“Everybody quickly gelled. We did think our family and our father was strict, but we realised that it was Fred who was strict. You could not make a mistake with him. We would practise every day and the gigs started to come in. We were in London at a club and some record executives were there and heard us singing Pass the Kutchie (The track recorded by The Mighty Diamonds). Dem hear the tune, love it but didn't understand what it was about. When it was explained to them, they said as children it have to change. Our manager Tony Owens came up with the word Dutchie and we started to change everything around from herb into food.”

The track was recorded and released and unbeknownst to the members of the group it shot to number one on the charts. Grant admits that it was only after the band broke up and he had a chance to reflect that he understood how huge and phenomenal Musical Youth was.

“We had a meeting with the record company MCA, and we bought the newspaper early that morning and saw that we were number five in The Sun newspaper and number seven in The Mirror. By the time we got back to the house there was a white limousine outside to take us to a meeting with the record company. Then it was wild, screaming fans everywhere. Sometimes we would sign as many as 5,000 autographs at a time. But I didn't realise how big this thing was.... First black band to appear on MTV; the song went to number one in 29 countries, and the fastest-selling single in the UK. I normally just put myself into music, so it was only when i was out of it that I realise how it really was,” he recalled.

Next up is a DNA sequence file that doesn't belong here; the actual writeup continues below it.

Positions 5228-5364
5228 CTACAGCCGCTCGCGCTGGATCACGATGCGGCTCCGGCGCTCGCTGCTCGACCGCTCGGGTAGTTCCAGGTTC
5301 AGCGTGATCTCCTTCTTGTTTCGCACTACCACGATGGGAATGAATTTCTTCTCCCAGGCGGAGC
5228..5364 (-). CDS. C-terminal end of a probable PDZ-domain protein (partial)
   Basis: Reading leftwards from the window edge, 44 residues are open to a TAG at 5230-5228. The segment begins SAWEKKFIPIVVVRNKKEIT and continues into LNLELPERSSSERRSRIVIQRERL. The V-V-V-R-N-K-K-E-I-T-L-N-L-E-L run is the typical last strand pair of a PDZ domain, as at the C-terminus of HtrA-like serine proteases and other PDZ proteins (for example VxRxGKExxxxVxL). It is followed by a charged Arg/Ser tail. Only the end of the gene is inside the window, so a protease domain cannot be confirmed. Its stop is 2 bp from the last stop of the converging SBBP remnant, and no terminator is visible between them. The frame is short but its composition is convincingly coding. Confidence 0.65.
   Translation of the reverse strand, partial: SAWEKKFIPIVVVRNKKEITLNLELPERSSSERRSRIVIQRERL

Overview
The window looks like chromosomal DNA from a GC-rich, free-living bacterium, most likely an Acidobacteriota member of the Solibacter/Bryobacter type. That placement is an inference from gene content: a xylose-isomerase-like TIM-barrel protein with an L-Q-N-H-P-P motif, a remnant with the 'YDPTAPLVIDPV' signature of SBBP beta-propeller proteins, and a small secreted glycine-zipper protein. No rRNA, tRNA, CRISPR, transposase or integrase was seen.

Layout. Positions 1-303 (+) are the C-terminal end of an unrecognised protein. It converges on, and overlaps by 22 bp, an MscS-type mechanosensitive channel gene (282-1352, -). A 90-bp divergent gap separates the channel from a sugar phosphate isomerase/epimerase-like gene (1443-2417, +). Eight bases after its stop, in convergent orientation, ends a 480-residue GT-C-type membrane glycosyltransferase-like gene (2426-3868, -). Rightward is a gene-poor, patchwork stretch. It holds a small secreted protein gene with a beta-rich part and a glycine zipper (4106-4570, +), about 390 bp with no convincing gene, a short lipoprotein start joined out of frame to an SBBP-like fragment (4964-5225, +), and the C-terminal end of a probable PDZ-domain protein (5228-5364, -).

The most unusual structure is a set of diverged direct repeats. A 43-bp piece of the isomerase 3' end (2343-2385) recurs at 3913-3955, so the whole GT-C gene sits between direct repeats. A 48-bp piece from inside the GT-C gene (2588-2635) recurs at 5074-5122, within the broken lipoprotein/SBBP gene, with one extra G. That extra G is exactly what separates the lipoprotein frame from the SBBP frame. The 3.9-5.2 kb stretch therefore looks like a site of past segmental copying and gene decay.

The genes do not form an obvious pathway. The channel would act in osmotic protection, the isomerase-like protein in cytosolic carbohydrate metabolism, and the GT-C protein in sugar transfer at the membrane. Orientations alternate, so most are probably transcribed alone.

However, there were moments that stuck out for Grant in the height of this heady period. These including recording Unconditional Love with Disco Queen Donna Summer and meeting the “King of Pop” Michael Jackson

“For Unconditional Love we were in Kenny Rogers' studio and just outside I saw Dennis Brown and his management. Marvin Gaye was in Studio One. I can remember who was in Studio Two and we were in Studio Three with Donna Summer. Dennis Brown just come in an sit down a listen to we. Next minute we were recording the harmonies and Dennis just worked with us. A lot of people don't know that.”

By 1985, came the time when that youthful reggae sound out of the UK stopped. Being the youngest, Grant was not privy to everything that went on on the business side of things. But from his understanding, there was some issues with the record company.

Grant withdrew, fellow band member Patrick Waite died of a heart attack while awaiting trial on drug charges; and Junior Waite had a series of mental breakdowns and has never recovered. However, Michael Grant and Dennis Seaton subsequently revived Musical Youth and will perform to this day.

“Today I am brining reality and spirituality to the music. I want to ensure that uptown can hear, downtown can hear and nobody don't feel offended. I am ready to bring my vibes to the music,” he stated.